If you enjoy birding as much as I do, you must also enjoy feeding and watching birds in the winter. Birds stand out in the landscape of leafless trees and white snow, making them easier to watch. They’re likely spending a lot more time at your feeders trying to stay fat to keep warm all winter.
There are a few extra things we can do in the winter when feeding birds. Come winter, there’s little food as insects are hibernating and seeds from flowers have already been eaten or blown away in the wind. Providing food with protein and fat gives the birds energy to keep warm in cold temperatures.
One thing you do not ever want to feed birds, including water fowl, is any type of processed wheat. This human food has no value to them nutritionally (nor for humans!). However, feeding birds these bad starches in winter can kill them. With these foods, they aren’t getting the protein, fat, or proper carbs they need for the energy they need to stay warm. Just like for humans, these no-no, nutritionally lacking starches fill them up quickly on ’empty carbs’, leaving them no room to eat other things.
Feeding them these starches can also make them terminally ill with a disease called ‘angel wing’. This disease is caused by a lack of nutrition, which makes their wings deform to a point where they can no longer fly.
If you enjoy feeding ducks, geese, and swans, instead feed them: finely chopped vegetables such as lettuce, greens, shredded carrots, tomatoes, oats, cut up grapes, berries, cracked corn. Just don’t feed them anything they couldn’t easily swallow. If you don’t compost, what a great way to reduce throwing all these scraps in the trash!
When it comes to feeding birds in the winter, stick with birdseed. If you use sunflower, the oil sunflower variety provides more benefit than striped sunflower.
Suet cakes are excellent too. At least at my house, they seem to last a good amount of time. The suet cakes have fat (typically beef fat) that makes up the cake and then all different types of seed, nuts, and possibly dried fruit are mixed in.
If you can, place bird feeders out of wind. This will attract more birds even during bad weather.
Birds also enjoy fresh and dried fruits, chopped up nuts, and cracked corn. This food can be put in special feeders, or simply placed in a cup or bowl somehow tied into a tree. Or if you don’t have outdoor cats, in a tray slightly elevated off the ground is great too. Squirrels also enjoy food like this; it’s okay to feed them too! Did you know January 21st is squirrel appreciation day?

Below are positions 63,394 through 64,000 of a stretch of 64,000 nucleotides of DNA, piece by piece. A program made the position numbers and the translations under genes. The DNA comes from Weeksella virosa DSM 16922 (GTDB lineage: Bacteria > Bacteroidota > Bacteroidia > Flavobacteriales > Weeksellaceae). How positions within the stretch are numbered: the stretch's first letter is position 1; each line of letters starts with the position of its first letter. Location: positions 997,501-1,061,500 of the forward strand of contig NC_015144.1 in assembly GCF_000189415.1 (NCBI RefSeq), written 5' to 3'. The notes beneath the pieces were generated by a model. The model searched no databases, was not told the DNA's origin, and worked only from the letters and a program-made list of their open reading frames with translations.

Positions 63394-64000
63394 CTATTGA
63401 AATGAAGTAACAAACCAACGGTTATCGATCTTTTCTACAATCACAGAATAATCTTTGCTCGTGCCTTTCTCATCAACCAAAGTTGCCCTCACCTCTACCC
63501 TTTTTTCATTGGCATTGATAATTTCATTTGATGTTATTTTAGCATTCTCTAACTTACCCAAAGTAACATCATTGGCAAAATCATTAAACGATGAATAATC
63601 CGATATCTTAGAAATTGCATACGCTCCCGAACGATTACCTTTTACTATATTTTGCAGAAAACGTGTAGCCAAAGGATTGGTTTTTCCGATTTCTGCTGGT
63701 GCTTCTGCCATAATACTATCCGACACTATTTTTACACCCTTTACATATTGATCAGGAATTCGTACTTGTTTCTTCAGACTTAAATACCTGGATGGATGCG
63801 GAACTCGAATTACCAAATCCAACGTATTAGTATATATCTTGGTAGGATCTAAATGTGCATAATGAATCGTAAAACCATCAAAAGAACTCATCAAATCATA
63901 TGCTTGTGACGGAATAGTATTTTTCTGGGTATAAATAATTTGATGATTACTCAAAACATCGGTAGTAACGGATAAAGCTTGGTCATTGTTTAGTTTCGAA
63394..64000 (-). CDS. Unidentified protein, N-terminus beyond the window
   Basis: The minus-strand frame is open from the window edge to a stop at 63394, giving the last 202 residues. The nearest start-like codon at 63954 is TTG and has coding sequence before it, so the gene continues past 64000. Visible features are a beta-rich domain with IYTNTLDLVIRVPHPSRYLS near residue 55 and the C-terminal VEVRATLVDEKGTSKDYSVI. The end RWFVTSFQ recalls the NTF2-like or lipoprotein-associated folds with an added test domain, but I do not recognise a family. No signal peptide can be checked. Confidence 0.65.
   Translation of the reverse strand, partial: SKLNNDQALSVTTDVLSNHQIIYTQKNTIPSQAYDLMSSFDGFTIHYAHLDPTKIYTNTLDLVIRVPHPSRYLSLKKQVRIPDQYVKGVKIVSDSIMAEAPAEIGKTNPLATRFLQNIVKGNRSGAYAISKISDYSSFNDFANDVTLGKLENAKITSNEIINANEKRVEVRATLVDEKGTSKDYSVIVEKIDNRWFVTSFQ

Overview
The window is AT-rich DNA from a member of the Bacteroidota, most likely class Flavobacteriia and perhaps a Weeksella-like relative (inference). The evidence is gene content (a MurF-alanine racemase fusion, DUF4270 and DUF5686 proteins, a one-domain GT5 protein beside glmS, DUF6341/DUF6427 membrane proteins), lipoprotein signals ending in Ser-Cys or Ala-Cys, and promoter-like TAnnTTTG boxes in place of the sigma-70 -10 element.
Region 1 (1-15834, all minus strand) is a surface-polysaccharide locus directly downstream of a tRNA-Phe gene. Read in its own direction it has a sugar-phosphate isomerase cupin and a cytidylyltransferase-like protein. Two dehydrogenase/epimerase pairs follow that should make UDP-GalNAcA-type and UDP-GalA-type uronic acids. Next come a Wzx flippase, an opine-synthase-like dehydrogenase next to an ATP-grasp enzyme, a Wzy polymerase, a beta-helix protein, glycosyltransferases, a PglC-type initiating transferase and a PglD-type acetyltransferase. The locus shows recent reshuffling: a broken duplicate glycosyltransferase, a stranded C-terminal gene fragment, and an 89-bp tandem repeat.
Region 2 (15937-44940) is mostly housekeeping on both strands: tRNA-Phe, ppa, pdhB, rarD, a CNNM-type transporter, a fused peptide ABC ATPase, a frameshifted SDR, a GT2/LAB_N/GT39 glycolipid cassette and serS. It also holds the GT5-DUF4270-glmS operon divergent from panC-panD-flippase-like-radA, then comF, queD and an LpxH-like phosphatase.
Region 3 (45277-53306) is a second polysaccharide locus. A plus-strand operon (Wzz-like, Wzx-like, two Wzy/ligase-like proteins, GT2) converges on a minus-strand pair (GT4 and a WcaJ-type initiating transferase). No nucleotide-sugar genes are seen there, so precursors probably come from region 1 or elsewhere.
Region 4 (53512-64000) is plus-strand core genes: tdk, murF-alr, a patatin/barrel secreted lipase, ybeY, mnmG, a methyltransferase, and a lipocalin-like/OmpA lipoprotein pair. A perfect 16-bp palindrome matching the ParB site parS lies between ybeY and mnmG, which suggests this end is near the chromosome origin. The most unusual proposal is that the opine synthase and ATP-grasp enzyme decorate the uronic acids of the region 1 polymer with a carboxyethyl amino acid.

There are special feeders out there that house different types of these foods.
You can also spread all-natural peanut butter (that has only peanuts as the ingredient) on a tree for them. Do not use cheap peanut butter with hydrogenated oil or other added oils, like palm oil. If you don’t want to spread it on your live tree, find a sizable dead stem and hang it from a tree like a little swing perch with the peanut butter smeared on it. I’ve also heard of people spreading bacon fat too.
My favorite place to get bird food is Wild Birds Unlimited (this is not a paid post, just simply sharing where to get quality bird food!). They have a product called Bark Butter that birds love and is a great thing to have for them in winter. It basically is a tub of nut butter, which actually looks delicious!
Providing water in winter is also a really good thing to do, especially when it’s below freezing and water turns to ice. I just have a plastic hanging bird bath that is easy to empty and refill when the water freezes. In really cold weather I can’t keep it totally unfrozen all the time, but I do what I can. You can also purchase a heating element that keeps bird baths unfrozen.
When temperatures get even colder at night, or especially during bad weather, birds need some good comfy places to sleep. Providing little roosting houses is a nice way to make the elements better to withstand.
If you have bird houses, remove any debris inside before winter hits. Even though they won’t be raising young in winter, birds may sleep in them at night. Some special made bird houses can be converted into roosts during winter.
Provide habitat with trees and dense shrubs, especially evergreens. They are great roosting places to get out of wind, rain and snow.
You can purchase little wicker huts or special wood roosts for birds to stay in at night.
Just place the opening away from wind and out of harms way from predators. Cats or raccoons could possibly get them at the tops of fences, railings, or near the ground. I have a straw one that I hung in my weeping cherry tree.